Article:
What is restless legs syndrome and how do you treat it?
You’ve had a busy day and you’re settling in for the evening, but suddenly you have the uncontrollable urge to move your legs — and it’s only relieved by doing so. It’s affecting your sleep and your ability to relax in general. What’s going on, and can it be treated?
We talked to Suzette Gagnon-Bailey, ARNP, who practices at MultiCare Sleep Medicine clinics in Tacoma, Auburn and Puyallup, for answers.
What is restless legs syndrome?
Restless legs syndrome (RLS) is a common sleep-related movement disorder that mostly occurs in the evening when people are relaxing. They’ll get an uncomfortable urge to stretch or move. Movement temporarily relieves their symptoms, but as soon as the person relaxes the symptoms come back.
Who gets RLS and how common is it?
About 7–11 percent of people in the United States have RLS, and though it occurs in both men and women, it’s more common in women. It can affect any age, but the more severe form most often occurs in middle adulthood, ages 45–60.
What causes RLS?
We don’t know the actual cause, but research supports a possible link to genetics. If someone in your family has RLS, there’s an increased likelihood you’ll have it too.
There’s also considerable evidence that RLS is related to a part of the brain that causes movement and is controlled by a chemical called dopamine. We need dopamine to make smooth movements, so if there’s an interruption in dopamine levels you may make infrequent, involuntary movements, similar to people with Parkinson’s disease.
RLS may also be related to low iron stores, renal disease and hemodialysis.
Pregnancy can increase the likelihood of RLS, especially in the last trimester, but it usually goes away after pregnancy ends.
How is RLS treated?
RLS isn’t curable, but it can be managed with medications, depending on the cause.
If your iron levels are low, then I’d recommend an iron supplement. If your iron levels are normal but you have a family history of RLS, then I’d prescribe other medications. The most common is a class of drugs called dopamine agonists that help promote dopamine and thus lessen the symptoms of RLS.
Other treatment options include medications that treat neuropathy or seizures, because they reduce irritation to the nerves that cause the jiggling sensation of RLS.
For severe cases of RLS, sometimes benzodiazepines or opiates are prescribed, but we try to avoid going that route since those are addictive and habit forming.
A special note about dopamine agonists: Those who take these to treat the symptoms of RLS should monitor their dosage carefully to avoid augmenting. If you start to augment, it means you’re taking so much that your symptoms are actually getting worse rather than being managed.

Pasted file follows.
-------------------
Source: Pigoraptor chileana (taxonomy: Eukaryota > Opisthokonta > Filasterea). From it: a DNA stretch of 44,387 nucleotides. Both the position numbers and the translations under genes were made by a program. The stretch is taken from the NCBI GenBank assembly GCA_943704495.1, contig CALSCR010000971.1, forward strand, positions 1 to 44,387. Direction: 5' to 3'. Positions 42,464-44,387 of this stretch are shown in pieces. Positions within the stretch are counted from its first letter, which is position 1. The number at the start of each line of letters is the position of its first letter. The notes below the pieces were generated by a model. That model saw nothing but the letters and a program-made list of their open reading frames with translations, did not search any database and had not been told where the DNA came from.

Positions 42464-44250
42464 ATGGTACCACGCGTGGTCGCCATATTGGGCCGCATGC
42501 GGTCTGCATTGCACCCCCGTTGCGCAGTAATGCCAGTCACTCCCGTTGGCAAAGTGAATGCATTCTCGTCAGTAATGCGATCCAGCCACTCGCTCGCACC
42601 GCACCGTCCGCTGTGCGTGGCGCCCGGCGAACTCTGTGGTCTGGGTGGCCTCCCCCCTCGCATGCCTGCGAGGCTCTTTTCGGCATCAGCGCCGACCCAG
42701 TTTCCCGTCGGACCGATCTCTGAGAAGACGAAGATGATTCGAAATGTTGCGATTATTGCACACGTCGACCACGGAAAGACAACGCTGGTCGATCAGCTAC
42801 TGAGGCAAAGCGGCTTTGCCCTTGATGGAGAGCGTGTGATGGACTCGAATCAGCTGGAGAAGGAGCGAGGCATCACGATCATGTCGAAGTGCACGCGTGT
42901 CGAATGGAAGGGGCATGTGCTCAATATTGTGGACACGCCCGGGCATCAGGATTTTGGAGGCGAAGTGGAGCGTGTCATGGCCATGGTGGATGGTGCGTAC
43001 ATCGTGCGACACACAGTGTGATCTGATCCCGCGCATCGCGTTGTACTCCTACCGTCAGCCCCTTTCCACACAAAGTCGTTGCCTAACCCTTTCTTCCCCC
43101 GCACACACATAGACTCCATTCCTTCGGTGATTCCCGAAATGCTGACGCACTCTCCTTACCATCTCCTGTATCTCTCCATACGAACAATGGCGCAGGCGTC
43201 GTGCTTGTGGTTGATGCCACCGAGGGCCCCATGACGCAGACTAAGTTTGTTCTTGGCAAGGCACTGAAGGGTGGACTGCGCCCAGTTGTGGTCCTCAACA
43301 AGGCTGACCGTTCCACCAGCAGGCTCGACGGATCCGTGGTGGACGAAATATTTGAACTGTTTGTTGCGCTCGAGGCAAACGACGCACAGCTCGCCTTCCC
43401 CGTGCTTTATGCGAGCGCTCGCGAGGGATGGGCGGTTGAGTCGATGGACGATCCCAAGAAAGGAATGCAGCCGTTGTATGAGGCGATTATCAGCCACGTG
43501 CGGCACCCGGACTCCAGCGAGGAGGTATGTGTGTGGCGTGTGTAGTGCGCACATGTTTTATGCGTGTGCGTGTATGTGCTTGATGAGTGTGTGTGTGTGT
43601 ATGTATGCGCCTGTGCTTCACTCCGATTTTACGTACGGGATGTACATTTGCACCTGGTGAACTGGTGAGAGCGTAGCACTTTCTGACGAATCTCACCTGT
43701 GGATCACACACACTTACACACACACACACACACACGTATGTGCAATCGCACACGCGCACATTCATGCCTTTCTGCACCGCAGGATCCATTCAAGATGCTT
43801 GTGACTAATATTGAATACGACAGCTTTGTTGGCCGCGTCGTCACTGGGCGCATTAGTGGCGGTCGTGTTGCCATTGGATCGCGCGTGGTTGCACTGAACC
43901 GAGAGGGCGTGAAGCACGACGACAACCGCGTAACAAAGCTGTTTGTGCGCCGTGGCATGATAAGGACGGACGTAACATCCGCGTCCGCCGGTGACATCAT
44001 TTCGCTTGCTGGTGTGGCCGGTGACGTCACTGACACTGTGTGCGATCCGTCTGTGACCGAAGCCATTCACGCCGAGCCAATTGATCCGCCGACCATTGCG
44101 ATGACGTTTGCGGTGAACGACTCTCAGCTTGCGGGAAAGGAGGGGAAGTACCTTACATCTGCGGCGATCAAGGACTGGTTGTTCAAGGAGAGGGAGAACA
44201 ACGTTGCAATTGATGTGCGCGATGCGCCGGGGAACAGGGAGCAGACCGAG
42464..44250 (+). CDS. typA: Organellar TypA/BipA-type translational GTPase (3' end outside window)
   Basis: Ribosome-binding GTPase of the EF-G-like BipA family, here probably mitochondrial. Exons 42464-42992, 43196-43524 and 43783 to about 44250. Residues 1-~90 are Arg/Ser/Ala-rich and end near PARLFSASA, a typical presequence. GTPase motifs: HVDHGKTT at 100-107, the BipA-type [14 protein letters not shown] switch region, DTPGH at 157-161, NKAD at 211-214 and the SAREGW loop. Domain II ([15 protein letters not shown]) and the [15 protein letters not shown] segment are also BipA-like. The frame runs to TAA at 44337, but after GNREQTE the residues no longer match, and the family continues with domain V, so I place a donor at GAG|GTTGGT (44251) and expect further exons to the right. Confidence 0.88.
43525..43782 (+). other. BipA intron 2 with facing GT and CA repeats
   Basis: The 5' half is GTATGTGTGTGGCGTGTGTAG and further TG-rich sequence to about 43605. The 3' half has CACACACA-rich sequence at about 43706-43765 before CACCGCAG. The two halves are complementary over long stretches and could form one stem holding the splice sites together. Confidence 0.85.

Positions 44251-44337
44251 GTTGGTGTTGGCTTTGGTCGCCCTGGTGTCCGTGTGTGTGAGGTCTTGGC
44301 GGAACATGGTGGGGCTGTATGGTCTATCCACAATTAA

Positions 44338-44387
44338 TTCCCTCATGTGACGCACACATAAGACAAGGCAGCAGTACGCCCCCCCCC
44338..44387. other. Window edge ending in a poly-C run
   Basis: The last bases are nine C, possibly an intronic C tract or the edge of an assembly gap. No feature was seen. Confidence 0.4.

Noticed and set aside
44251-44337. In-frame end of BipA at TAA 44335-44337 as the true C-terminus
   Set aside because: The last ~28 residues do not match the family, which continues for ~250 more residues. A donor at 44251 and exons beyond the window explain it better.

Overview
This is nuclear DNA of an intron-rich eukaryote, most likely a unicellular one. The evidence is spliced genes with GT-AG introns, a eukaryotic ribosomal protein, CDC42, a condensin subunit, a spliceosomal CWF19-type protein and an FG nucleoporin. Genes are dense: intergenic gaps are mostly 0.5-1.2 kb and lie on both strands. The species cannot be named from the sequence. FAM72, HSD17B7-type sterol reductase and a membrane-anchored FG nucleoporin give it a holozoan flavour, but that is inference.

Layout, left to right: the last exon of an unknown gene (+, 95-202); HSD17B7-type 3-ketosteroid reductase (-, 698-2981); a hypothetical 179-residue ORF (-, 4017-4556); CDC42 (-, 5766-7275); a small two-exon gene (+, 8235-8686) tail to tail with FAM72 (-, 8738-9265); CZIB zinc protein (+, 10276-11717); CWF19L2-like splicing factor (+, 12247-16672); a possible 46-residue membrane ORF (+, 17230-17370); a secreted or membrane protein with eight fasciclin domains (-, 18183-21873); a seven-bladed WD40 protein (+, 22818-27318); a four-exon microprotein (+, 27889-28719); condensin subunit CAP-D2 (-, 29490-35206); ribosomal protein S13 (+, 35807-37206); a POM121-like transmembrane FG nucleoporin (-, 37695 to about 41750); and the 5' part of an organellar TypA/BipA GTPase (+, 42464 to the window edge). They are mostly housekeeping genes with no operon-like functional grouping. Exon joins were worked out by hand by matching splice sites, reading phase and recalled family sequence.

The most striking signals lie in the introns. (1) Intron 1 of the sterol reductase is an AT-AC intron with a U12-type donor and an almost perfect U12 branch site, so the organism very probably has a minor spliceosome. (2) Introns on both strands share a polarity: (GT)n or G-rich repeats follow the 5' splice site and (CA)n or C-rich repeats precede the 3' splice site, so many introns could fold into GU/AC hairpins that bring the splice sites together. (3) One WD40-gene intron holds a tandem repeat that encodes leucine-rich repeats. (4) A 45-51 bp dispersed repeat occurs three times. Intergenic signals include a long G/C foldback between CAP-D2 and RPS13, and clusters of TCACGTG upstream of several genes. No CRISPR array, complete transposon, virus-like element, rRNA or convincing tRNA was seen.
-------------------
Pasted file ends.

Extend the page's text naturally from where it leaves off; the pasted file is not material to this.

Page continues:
If this happens, we can take the patient off everything and start with something else, but that’s really a nightmare for everybody. For this reason, it’s best to start with a low dose of dopamine agonist and not increase your dosage without your provider’s blessing.
Dopamine agents can bring out impulsive or obsessive-type behaviors. If you start to notice you’re doing an unusual amount of, say, shopping or gambling, it’s best to talk to your doctor so you can switch medications.
How does RLS impact a person’s day-to-day life?
It can affect a person’s ability to fly, go on long drives or go to the movies. For people who move around during the day, it may only affect them in the evening. But for those who sit a lot during the day, they may have to take medications all day long.
It’s best to take medications before the symptoms occur. So if you know every night at 7pm your legs start bugging you, take the meds at 6pm. Once the symptoms get going, they can be hard to catch up with.
Nicotine, caffeine and alcohol, and certain medications such as antihistamines, antidepressants and cold/allergy meds, can worsen the effects of RLS. Sometimes a person will take an antihistamine to help them sleep, thinking that it will resolve the symptoms of RLS, but it actually makes it harder to sleep because the urge to move becomes stronger.
When should you see a doctor?
It depends. Some people may only experience symptoms of RLS once every few weeks and may not require medication or any intervention. For others it may be happening every night and impacting their sleep. We recommend seeing your primary care provider first if you’re concerned. They can prescribe a medication or, if they’re not comfortable treating it, refer you to a specialist, such as a sleep medicine provider.